By Jenny Baker, Senior Restoration Manager
Photos by Jeanette Dorner; Alison Hart, Washington department of Fish and Wildlife
The Fir Island Farm ribbon cutting was a wonderful event celebrating project completion with the large community of folks who have helped usher the project to the finish line over the last seven years.
This 131-acre project restores habitat for salmon, improves flood protection and drainage infrastructure for agriculture and provides public access at the intersection between the fertile farms of Fir Island and the salty marsh beyond.
See the breaching of the dike that let the tide back in after 100 years.
A new dike keeps neighboring farmland dry, while we still make room for thousands of juvenile salmon. Read more about the project here.
Coastal habitats mangroves, sea grasses and estuaries can capture and store carbon, and are a key natural climate solution. In Washington, our estuaries hold great promise.
Explore maps that show how fluid rivers in Washington state have been over time.
How do we solve big flood events? By listening and learning from each other.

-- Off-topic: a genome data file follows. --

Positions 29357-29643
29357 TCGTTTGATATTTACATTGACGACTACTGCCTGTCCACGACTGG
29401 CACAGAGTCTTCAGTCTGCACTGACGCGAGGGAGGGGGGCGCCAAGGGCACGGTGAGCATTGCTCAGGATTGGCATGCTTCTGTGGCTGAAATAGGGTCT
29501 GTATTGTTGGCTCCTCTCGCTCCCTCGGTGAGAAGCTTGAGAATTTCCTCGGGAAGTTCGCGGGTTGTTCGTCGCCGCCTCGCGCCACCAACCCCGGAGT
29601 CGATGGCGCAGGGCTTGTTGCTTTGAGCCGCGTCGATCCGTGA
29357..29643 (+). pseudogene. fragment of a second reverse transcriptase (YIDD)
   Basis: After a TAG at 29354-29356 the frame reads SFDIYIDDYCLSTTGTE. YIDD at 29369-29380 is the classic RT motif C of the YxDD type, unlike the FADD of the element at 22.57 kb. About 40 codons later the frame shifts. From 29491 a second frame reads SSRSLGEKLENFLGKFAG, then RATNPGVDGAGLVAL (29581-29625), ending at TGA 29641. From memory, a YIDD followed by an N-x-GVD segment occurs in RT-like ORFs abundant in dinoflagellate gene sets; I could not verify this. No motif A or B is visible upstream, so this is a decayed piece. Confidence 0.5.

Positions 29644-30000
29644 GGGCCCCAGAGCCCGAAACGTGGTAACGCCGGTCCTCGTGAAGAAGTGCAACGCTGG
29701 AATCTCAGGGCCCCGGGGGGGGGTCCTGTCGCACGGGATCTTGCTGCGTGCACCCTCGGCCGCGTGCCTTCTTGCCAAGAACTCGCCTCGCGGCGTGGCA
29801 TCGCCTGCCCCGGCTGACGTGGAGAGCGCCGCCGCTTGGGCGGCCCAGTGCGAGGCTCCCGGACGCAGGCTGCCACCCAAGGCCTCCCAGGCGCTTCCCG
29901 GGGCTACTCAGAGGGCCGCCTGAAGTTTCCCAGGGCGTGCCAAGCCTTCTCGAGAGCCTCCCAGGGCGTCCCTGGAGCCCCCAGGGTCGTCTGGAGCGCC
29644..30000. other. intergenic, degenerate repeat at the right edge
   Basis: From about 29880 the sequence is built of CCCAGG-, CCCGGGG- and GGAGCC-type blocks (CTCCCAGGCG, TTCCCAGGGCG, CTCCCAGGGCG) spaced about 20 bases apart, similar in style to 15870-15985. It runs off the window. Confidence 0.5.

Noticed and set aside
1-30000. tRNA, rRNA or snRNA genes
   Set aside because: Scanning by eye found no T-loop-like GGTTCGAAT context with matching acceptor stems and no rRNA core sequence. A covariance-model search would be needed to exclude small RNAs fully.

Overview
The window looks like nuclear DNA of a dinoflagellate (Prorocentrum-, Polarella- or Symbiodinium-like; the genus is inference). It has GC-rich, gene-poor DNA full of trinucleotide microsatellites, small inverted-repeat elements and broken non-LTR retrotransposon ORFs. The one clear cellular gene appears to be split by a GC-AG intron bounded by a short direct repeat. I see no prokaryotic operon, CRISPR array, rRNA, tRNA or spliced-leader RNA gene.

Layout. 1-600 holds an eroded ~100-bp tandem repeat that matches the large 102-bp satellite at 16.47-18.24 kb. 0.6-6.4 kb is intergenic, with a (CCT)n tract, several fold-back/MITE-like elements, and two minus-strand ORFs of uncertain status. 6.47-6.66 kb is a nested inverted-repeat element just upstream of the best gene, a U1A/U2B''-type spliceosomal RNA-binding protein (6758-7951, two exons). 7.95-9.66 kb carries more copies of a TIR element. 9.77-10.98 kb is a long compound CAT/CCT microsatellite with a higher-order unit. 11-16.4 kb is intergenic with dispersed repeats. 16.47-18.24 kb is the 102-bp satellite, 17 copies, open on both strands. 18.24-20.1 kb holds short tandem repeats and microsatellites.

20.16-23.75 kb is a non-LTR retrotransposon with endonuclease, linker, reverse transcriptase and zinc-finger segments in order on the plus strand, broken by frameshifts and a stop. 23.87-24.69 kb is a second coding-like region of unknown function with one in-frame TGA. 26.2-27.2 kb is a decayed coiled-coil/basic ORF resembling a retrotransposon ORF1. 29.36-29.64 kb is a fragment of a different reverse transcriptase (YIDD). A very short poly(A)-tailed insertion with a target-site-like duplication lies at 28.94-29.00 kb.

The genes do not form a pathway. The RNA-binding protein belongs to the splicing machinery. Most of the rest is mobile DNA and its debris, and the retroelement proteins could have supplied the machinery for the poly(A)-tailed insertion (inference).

In the Pacific Northwest, every major flood has been associated with an atmospheric river event. What exactly is an atmospheric river?
Floodplains are all around us, quietly at work, providing rich soil for our farms, habitat for our salmon and beautiful backdrops for our lives.
What's the purpose of a launching toe? Learn about projects that are restoring floodplains and estuaries in north Puget Sound for juvenile fish and improved flood control.
As important as estuary and floodplain restoration is to the health of Puget Sound’s water, salmon and people, it is rare to be able to fully document project outcomes.
We’re focusing much of our work to ensure that rivers and floodplains are managed in a way that people and nature can thrive. But what is a floodplain?